Rickey Davis in quality sports medical service role

LIMA, PERU — Dr. Rickey Davis has become synonymous with sports-medical service in The Bahamas. In and outside of the country, when and wherever the Bahamian sports brand has a forum, Dr. Davis is in place with a prominent presence. As a result, he is one of the most noted and esteemed local medical practitioners within the sports world.

He is in Lima presently, as sports competitors, mentors and technical personnel get ready to represent The Bahamas at the 18th Pan American Games. Medicine is his priority and he is ever-focused on ensuring top-level health for members of Team Bahamas, but utilizing his vast experience on local, regional and international sports stages, he stands ready and willing, always, to give advice in other areas.

A no-nonsense but patriotic nationalist, he does not hesitate to speak to and demonstrate his great passion for the concept of “togetherness in all representation”.

“When we all work together in every phase of representation, then we do what is best for our country,” he proudly proclaims.

Such is the mettle of the man who has been in a quality sports-medical service role for about 30 years.

“I got involved with school sports and also I worked with the first Bahama Games (1989). I was the third person on board with Dr. Patrick Roberts and Dr. Evanette McPhee. After the games were so successful, a lot of individuals wanted me to participate in their particular sporting events. Whatever sporting events were going on in The Bahamas, I got requests to participate.

“That’s how I basically got fully into providing medical service in sports. At that point, I was approached by the Bahamas Olympic Association (now Bahamas Olympic Committee). Dr. Roberts was the chief medical officer at the time. Then, there was also Dr. Willard Thompson, and then myself. That’s how I continued making my contribution in sports through medical service,” informed Davis.

He has persevered over the years, meeting the demand of his role, despite the sacrifice of often being away from his immediate family, and even at his own personal expense, at times. Much like the pioneer providers of medical service in sports before him, such as Dr. Cecil Bethel and Dr. Roberts, the straight-talking Dr. Davis keeps pushing on.

“You know, I just enjoy helping the Bahamian athletes, to see them start from scratch and see many of them become successful. The way I look at it in life, somebody has to contribute time and effort, in helping out the youth of The Bahamas and the senior athletes to ensure that they are medically fit to participate in their events.

“One of our biggest problems is that a lot of athletes, because of financial situations, do not have any medical personnel to help them. In my field, I am able to have other physicians donate their free time in helping the athletes reach the best performance that is possible,” Davis stated further.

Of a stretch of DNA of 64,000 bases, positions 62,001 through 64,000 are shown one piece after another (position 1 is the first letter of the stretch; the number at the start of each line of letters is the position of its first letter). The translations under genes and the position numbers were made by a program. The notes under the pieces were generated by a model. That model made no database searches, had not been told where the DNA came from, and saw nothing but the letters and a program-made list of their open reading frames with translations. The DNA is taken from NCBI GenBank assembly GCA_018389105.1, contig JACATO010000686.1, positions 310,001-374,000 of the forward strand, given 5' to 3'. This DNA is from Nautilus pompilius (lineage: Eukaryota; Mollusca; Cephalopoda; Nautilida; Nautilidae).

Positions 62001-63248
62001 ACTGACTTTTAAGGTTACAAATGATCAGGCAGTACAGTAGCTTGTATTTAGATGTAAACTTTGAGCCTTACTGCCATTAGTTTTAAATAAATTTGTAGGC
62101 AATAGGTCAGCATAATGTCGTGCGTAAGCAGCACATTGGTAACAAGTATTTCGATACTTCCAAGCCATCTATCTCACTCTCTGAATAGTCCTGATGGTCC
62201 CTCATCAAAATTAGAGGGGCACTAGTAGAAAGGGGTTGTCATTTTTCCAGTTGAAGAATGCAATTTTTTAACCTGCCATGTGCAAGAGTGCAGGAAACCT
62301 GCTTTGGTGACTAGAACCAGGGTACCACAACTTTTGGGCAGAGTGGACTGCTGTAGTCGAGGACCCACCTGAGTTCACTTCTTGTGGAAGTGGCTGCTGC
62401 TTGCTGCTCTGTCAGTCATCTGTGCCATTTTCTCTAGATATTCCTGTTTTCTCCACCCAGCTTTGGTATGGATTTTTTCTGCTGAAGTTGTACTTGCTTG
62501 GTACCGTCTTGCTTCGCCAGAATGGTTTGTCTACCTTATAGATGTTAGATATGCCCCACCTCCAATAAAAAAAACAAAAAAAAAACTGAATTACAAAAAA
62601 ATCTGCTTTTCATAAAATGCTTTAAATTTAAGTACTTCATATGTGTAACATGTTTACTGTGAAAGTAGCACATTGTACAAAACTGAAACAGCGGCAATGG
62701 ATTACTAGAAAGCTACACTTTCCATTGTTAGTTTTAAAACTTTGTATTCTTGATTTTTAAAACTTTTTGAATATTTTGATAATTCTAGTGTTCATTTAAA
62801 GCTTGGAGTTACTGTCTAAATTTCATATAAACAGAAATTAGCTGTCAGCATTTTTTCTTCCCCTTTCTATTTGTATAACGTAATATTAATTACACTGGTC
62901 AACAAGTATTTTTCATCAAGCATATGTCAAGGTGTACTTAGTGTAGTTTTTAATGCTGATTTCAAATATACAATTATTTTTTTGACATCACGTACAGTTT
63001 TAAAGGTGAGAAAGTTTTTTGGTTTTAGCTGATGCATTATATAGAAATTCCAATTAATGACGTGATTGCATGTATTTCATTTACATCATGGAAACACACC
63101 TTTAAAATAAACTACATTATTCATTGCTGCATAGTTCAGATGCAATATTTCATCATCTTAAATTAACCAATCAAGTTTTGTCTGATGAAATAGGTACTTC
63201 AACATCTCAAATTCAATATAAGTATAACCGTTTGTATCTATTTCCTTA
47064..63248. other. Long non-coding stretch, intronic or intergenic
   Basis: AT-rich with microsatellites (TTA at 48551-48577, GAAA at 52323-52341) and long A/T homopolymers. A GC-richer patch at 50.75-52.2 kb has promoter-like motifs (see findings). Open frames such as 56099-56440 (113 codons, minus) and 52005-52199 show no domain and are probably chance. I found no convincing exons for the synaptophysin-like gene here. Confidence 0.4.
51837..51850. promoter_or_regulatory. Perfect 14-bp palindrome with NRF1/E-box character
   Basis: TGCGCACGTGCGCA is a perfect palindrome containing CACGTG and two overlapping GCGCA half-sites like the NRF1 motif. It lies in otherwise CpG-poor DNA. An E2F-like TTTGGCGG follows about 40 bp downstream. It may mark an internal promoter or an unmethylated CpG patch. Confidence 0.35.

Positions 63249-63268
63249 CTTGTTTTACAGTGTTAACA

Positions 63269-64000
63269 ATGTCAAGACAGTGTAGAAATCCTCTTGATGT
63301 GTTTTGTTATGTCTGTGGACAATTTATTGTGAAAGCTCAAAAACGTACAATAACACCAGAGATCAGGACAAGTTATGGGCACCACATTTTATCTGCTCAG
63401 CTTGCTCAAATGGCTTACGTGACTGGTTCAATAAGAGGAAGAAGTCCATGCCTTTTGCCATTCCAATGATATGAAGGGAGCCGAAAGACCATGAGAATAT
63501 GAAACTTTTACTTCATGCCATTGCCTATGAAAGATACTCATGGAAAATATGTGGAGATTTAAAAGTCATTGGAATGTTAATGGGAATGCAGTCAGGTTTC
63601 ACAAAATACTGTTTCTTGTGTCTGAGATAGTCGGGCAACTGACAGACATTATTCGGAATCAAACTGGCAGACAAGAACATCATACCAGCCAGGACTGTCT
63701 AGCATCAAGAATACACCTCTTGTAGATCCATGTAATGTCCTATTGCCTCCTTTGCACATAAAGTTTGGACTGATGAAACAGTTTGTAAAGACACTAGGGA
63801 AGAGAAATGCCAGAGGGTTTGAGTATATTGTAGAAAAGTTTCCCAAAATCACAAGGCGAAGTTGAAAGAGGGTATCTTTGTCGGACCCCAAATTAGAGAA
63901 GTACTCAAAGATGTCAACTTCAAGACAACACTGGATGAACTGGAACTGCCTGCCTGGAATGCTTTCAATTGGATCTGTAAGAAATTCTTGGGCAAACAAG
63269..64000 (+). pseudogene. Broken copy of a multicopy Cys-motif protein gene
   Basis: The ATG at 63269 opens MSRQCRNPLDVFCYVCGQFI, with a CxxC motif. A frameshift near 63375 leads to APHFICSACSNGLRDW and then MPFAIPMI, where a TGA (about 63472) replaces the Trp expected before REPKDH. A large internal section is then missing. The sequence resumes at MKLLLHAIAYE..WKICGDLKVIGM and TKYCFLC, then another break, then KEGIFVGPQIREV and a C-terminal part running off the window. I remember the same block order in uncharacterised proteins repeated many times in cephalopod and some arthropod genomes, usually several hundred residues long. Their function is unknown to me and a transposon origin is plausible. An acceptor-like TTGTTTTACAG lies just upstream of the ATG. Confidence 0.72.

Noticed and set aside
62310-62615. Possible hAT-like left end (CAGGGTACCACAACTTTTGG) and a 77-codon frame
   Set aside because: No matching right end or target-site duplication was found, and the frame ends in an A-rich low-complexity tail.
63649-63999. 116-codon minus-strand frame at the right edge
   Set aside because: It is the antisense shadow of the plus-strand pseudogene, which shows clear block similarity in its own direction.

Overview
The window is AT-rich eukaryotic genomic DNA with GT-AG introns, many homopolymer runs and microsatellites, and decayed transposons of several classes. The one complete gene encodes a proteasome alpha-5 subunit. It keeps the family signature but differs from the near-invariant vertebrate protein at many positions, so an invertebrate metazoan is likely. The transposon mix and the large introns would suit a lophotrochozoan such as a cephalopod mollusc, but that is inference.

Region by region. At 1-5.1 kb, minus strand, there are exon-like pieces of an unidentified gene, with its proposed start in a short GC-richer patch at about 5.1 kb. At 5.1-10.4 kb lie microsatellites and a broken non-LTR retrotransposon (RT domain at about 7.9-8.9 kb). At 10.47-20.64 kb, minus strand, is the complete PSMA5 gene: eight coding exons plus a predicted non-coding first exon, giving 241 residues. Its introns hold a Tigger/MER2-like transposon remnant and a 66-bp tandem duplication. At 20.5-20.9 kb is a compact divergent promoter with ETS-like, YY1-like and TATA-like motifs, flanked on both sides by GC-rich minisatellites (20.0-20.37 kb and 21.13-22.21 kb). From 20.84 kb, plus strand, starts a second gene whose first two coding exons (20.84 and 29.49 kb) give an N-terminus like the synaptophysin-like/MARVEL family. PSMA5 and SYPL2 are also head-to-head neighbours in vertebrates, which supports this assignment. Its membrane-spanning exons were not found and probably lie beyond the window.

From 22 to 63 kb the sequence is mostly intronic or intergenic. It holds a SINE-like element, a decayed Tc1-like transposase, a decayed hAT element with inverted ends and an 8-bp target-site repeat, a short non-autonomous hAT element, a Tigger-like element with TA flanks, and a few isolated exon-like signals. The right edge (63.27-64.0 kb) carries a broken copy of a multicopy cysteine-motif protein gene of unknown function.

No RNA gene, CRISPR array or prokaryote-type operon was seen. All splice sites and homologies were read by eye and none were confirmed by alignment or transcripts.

Immense satisfaction comes for the good doctor when his work and that of his colleagues pay dividends in athletes who have success against the best in the world, but “essentially give the best they have”. He delights in their successes but is equally as joyful when he determines that athletes go beyond that which was expected.

“I like to watch athletes who persons believed would not have become outstanding, turn out to be extremely outstanding. I watch them win gold medals for The Bahamas. That’s the most enjoyment you could ever have, and my position here is general because I do not wish to pick out any particular athlete. I am proud of each and every athlete who participates, whether a medal is won or not. They are competing for The Bahamas, my country, and they make me proud,” said Davis.

What are his disappointments?

“My disappointments, basically are the lack of finances for the athletes and the limited help in assisting them. I think truly, that the government of The Bahamas needs to emphasize more in some way, help for the athletes, medically, physically and mentally, as they strive to be successful.

“We have had the ongoing problem, regarding athletes who are not academically inclined (and cannot attain the grade point for scholarships). We should have a program here in The Bahamas whereby we can still assist those not at a certain academic level and they could still maximize their various abilities in sports,” he suggested.

Meanwhile, he pledges to continue in his role, providing medical service in sports and otherwise, as he is called upon, in order to enhance The Bahamas’ sports brand.

The 2019 Pan Am Games in Lima, Peru, is just another chapter for Dr. Davis.

The legacy grows.

• To respond to this column, kindly contact Fred Sturrup at e-mail address or on WhatsApp at (242) 727-6363.

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